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Column: A forever moment

Posted: April 30, 2018 2:43 p.m.
Updated: May 1, 2018 1:00 a.m.

(I wrote this column, “Reflections from the long black wall,” nearly 20 years ago, shortly after I visited the Vietnam War Memorial in Washington, D.C. I believe what I had to say then remains true today. That is, one cannot visit it without being profoundly moved. With The Wall That Heals replica of the memorial coming to Camden this week, I hope everyone will take a moment to go pay your respects. Trust me; you will be moved in ways you cannot begin to imagine.)

I’ve never been to Vietnam. I’ve never even served in the armed forces. The son, and scion of veterans, I found it much too inconvenient to engage in something as abstract and onerous as serving my country.

I never had anything against the military, mind you. After all, it fed, clothed and educated me. But when I came of age, it just wasn’t for me. I didn’t really have to, so I didn’t. End of story.

Or was it?

You see, funny things happen to you as you get older. They’re called realizations.

I realize that the man I was is not someone I am particularly proud of and I’ll probably spend the rest of my life trying to make amends for that guy’s shortcomings. I can’t say I’m a particularly good man now, and I don’t see a whole lot of hope for the future of my character, but I’m a lot better than who I was.

Or maybe not. Maybe I just got used to that guy.

Whatever, but I realize with each passing day that I owe much, in fact, everything, to a lot of people, many of whom I don’t know, nor will I ever have the chance to know. Recently, this and many other realizations were hammered home for me, in cold, stark clarity, when I finally got to see the Vietnam War Memorial in Washington, D.C.

I realize the monument has been there for some time now but as usual, I’m late, this time in paying my respects.

Washington is full of memorials. There are memorials to everything and everyone. But that doesn’t mean the honorees don’t deserve them; they do. But even if one never served, or never knew anyone who did, either in Vietnam or elsewhere, I can’t imagine anyone leaving this place without feeling profoundly moved.

It was late in the afternoon and the wind was picking up as it blew across the Potomac tidal basin. Abraham Lincoln, forever frozen in a moment of deep, pensive melancholy, looked across the river toward Arlington. Farther down the basin, Thomas Jefferson pondered the future of a young nation. City lights were starting to wink on, much like stars will gradually appear in a darkening winter sky.

I hate being cold, to the point where I sometimes think that, weather-wise, hell wouldn’t be such a terrible place to go if the neighborhood wasn’t so bad.

But I had mentioned to my uncle earlier that day that I wanted to see this place. Now, shivering with the icy wind, eyes watering from the cold, we trudged down a dirt path until we suddenly came upon it, this shrine to a national fool’s errand, this monument to the honor of a generation lost.

I turned my collar up to the wind, cursed my stupidity at being out in such unpleasant elements and followed my uncle -- whose arthritic foot is even more painful in cold weather and who had walked with a slight limp with nary a grumble -- the entrance of the park.

They say first impressions are the most important. I don’t know about that, but I do know that I have never seen a memorial which so aptly mirrors that which it honors. It sneaks up on you. The memorial wall starts at the top of an incline, then as you descend down a gentle granite slope, it grows. About halfway down, the wall is head high and for the first time you really begin to notice the names.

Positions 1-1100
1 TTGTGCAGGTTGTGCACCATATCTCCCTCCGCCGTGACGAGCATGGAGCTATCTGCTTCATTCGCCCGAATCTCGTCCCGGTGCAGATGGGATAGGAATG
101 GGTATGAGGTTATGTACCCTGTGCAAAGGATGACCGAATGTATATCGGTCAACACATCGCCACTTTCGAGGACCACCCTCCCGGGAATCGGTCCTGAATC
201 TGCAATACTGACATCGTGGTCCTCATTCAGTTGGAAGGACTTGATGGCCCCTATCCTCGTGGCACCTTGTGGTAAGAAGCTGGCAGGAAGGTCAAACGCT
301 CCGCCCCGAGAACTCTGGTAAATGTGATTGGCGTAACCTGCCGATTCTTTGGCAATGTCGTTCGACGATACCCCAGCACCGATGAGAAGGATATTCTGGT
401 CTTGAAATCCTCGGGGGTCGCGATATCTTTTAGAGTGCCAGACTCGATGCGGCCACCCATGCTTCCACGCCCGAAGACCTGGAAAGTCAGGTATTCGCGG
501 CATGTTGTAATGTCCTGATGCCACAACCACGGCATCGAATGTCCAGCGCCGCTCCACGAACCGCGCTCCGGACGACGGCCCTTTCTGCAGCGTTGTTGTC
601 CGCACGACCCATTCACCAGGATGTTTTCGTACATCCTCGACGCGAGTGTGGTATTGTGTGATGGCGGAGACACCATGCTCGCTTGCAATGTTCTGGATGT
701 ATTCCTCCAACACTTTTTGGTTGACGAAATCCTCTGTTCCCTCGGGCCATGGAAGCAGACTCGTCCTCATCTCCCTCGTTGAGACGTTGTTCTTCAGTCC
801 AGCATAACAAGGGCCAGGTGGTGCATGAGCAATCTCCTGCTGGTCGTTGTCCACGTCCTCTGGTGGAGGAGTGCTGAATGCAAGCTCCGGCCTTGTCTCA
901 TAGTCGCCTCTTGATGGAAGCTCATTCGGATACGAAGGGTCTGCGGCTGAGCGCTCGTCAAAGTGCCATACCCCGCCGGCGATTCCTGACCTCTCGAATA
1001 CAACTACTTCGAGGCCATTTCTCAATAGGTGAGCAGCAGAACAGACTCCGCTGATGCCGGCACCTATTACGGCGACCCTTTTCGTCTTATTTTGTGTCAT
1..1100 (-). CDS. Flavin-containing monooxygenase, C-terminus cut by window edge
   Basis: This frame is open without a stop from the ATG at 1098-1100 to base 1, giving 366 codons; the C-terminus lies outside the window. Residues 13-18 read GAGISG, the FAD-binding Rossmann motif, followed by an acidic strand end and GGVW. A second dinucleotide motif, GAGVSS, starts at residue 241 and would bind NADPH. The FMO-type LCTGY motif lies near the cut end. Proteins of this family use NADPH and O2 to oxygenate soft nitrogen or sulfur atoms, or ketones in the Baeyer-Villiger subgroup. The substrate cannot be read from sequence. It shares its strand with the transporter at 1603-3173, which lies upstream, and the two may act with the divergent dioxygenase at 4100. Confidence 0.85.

Get to the bottom of the slope, make that turn and, suddenly, like the war itself, it’s bigger than everything. It’s in your face. It overwhelms. You forget the elements, the people around you, the fact that it is nightfall and 20 degrees and a biting wind is chapping your face. You’re focused only on that wall, engulfed by all the names.

Those names! So many of them! What are they saying? Why are they calling out to you?

Then you step out of the plaza and encounter three soldiers on patrol in the jungle, young in mere years but aged beyond belief, war weary, hoping only to get through this hour and make it back home. Farther down the path, you meet the nurses. They’re tending a wounded soldier, their young faces lined with pity and purpose and care and a powerful courage borne of the horror to which they bear witness.

They are the names; they are the voices, these men and women of bronze and stone. They are each of us, the very embodiment of the phrase “there but for the grace of God go I.” Their eyes mirror the lessons of the years, learned under fire, paid in blood.

They reach out to you. They are not beseeching, though; they are just introducing themselves. They want you to know their story. They want to tell you why they are so much a part of each of us.

And why not? They deserve that. Anyone who ever paid for our soil with their blood does. They’re the ones, willingly or no, who did what they had to do. They won’t get to roll in the sand with their lovers on a balmy summer night at the beach; they won’t get to see their kids play little league ball or lose a first tooth; they won’t get to be Santa Claus on a noisy Christmas morning; they won’t be complaining about mowing the lawn or cleaning the garage next Sunday afternoon.

They won’t ever have the chance to take a leisurely stroll in the sunset of a chill afternoon. But, somehow, you just know they want you to.

Suddenly, it’s not so cold anymore.


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